# 24312


H.R.H. The Duke of Edinburgh and suite in mining costume after descending The Band of Hope Gold Mine, Ballarat, Australia. Decr. 10th 1867.

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[Title from printed caption on mount]. Albumen print photograph, carte de visite format, 102 x 62 mm (mount), recto of mount with gilt-lettered caption and gilt border around the print; no photographer’s imprint; verso (as in other examples) with 3 decorative cartouches in gilt for mounting small portraits; the print has mottling in the negative, as well as a couple of surface scratches and a light mark to the right of the Duke’s head.

Prince Alfred, Duke of Edinburgh’s visit of 1867-68 was the first to the Australian colonies by a member of the royal family, a momentous event which created enormous public interest. In March 1868 he would survive an assassination attempt at Clontarf, Sydney, when he was shot in the back by an Irish nationalist, Henry James O’Farrell.

The following report of the royal visit to The Band of Hope mine was published in the Melbourne newspaper The Australasian on 14 December, 1867:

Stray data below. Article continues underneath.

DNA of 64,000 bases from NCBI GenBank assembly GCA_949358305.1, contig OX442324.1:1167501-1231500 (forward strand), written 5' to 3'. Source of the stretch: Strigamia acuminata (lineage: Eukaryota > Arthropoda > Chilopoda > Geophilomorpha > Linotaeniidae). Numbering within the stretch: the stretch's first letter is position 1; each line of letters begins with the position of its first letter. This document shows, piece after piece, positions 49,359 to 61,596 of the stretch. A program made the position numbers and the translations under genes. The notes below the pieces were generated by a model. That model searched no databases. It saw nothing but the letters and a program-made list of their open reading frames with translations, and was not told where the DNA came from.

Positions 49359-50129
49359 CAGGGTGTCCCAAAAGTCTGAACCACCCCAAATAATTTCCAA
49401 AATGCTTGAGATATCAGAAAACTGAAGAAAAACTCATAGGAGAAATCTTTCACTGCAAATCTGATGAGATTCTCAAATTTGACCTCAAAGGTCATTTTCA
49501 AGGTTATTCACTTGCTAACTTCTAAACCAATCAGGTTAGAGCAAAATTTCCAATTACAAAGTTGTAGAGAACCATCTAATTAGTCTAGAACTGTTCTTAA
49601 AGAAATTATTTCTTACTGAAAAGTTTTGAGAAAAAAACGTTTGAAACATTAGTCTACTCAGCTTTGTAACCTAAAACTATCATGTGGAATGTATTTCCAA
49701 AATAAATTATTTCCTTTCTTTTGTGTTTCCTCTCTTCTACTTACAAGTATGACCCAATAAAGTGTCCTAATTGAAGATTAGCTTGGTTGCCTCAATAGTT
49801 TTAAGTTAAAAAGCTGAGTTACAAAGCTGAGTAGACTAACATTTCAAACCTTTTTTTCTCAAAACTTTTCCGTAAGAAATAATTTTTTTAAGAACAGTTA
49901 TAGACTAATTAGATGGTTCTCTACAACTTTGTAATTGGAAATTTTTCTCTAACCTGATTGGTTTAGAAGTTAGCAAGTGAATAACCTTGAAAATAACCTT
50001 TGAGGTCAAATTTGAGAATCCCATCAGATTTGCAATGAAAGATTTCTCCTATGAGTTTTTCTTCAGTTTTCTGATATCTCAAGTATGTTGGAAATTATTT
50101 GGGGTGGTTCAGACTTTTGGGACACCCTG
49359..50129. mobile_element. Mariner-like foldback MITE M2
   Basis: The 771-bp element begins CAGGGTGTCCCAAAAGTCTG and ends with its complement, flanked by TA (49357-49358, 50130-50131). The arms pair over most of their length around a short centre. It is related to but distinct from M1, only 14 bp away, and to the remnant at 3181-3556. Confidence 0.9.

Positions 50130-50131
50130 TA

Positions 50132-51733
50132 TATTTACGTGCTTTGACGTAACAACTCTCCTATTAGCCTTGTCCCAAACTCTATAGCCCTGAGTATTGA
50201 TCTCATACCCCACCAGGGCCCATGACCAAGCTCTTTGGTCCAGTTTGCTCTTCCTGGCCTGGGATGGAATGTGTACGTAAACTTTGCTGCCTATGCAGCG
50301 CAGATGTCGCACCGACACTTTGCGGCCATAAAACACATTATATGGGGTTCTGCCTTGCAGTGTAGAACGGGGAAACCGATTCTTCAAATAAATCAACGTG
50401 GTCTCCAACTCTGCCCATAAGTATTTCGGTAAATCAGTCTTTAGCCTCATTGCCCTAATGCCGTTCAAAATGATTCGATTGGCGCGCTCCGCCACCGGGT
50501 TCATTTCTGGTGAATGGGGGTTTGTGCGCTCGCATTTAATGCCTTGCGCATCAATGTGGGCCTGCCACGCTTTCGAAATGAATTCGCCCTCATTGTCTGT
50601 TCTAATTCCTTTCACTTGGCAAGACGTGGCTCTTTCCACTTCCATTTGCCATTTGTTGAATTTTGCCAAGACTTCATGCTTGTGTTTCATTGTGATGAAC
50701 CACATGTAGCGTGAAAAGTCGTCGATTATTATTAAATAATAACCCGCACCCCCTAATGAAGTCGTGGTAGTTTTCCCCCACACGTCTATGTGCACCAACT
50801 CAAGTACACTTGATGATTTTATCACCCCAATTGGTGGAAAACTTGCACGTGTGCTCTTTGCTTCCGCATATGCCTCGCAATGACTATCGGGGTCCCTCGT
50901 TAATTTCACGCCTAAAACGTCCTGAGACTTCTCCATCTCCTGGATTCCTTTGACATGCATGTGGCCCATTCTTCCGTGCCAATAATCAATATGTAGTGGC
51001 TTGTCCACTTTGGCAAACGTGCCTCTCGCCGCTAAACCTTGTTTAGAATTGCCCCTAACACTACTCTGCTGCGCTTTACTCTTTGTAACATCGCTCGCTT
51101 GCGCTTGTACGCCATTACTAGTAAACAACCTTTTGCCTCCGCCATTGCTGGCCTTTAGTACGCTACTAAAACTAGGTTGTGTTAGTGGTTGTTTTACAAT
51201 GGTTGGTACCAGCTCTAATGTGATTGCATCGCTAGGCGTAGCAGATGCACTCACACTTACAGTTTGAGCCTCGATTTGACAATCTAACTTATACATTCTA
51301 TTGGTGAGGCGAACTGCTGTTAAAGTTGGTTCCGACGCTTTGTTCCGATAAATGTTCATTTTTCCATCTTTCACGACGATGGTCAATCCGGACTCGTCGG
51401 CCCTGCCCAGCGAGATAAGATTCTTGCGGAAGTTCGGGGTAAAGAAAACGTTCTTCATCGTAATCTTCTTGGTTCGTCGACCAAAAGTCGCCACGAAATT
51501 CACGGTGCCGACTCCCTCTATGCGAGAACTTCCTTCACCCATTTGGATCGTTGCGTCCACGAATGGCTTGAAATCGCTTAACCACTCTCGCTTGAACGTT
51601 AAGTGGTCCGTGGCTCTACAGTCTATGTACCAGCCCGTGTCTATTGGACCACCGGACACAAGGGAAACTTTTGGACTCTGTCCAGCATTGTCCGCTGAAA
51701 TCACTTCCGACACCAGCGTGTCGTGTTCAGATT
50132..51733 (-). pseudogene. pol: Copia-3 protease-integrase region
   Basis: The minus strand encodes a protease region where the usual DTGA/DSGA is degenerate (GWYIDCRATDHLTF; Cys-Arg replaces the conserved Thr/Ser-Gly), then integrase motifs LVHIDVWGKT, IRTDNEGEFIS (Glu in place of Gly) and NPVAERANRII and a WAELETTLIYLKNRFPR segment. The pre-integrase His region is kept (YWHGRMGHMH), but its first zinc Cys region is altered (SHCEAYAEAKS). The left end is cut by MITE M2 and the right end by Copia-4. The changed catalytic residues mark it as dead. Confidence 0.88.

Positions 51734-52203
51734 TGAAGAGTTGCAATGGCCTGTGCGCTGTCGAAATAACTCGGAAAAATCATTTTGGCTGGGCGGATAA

‘It was not to be expected that the Duke would visit Ballarat without going to see some of its more celebrated claims, and accordingly a visit to tho Band of Hope formed one of the principal features in the programme of the Reception Committee. His Royal Highness left Craig’s Hotel at a little after 2 on his way to the claim, driving himself a drag and four in hand. Seated in tho same vehicle were Lord Newry, the Hon. Eliot Yorke, and Mr. Verdon. Proceeding along, the Sebastopol Boad, the Royal party passed through two large triumphal arches, and arrived at the Band of Hope claim at twenty minutes past 2. A large crowd of people had congregated on tbe claim, and the Prince was received with demonstrations of the utmost enthusiasm. At the gate, he was met by Mr. A. J. Forbes, the manager of the company, and was conducted through a large body of the miners employed in the claim, who lined the path up. On entering the brace, the directors of the company received His Royal Highness, and, under the guidance of the manager, he proceeded to inspect the puddling-machines, the operations of the buddles, and other parts of the surface works. The party then entered a small room prepared for the occasion, and enrobed themselves in garments impervious to damp. Advancing to the mouth of the principal, or No. 2 Shaft, the Duke took his place along with Mr. Forbes in the cage, and the signal having been given, the Duke dropped slowly down the shaft amid the loud cheers of the spectators. At the next turn, Lord Newry and Mr. Yorke descended, then followed Mr. Manners Sutton, Mr. Verdon, Lieut. Rothwell, and one or two others. The mine was fully lighted up, and a crown and occasional stars, lit up along the course of the mine, increased the general effect. The Duke went along the whole oxtent of the drives – nearly two miles in length – sometimes walking and sometimes seated on a truck. He used the pick freely, and knocked off several very fine specimens of gold. To use the expression of the miners, he ” fossicked” about in true digger style, and was evidently delighted with tho novelty, of the scene and the situation. The frequent messages for brandy sent up from below also proved that the Royal party were taking care to prevent injurious consequences from the damp. It was twenty minutes to 3 when the Duke descended the mine, and he did not appear on tho surface again till twenty-five minutes past 4. He was received with loud cheers; and when he saw in broad daylight his garments coated with mud, and dripping with wet, he seemed to be agreeably surprised with his workmanlike appearance. In a few minutes the whole party were above ground, and proceeded to witness the washing out of some buckets of washdirt. The Duke entered with manifest zest into the operations. Along with Lord Newry, Mr. Yorke, and others, he puddled about the dirt, and picked up several fine lumps of gold. To see a Royal Duke working, with his sleeves up, in a trough of washdirt – even although gold dirt-was a novel sight, and the crowd of people whioh filled the brace watched the operations of the Royal party with great interest. The washing was unusually rich. The gold could be seen in lumps in the dirt, and almost every member of the party bought away a substantial memento of their visit to this great mine. This portion of tho proceedings over, some bottles of champagne were uncorked, and Mr. Casselli, the chairman of tho company, presented the Duke with a magnificent nugget, enclosed in a handsome morocco case. The nugget weighs 22ozs., and is one of the finest specimens of gold ever found in the colony. It was taken out of the claim about two months ago, and specially reserved for presentation to His Royal Highness. The case in which it was enclosed had a silver plate, with the following inscription:-“Presented to His Royal Highness Prince Alfred, Duke of Edinburgh, on the occasion of his visit to the United Extended Band of Hope Mining Company’s mine, Ballarat. – H. A. CASSELI, Chairman ; A. J. FORBES, Manager.” The Prince, in a few words, acknowledged the gift, and expressed the pleasure which he had derived from his visit to the Band of Hope mine….’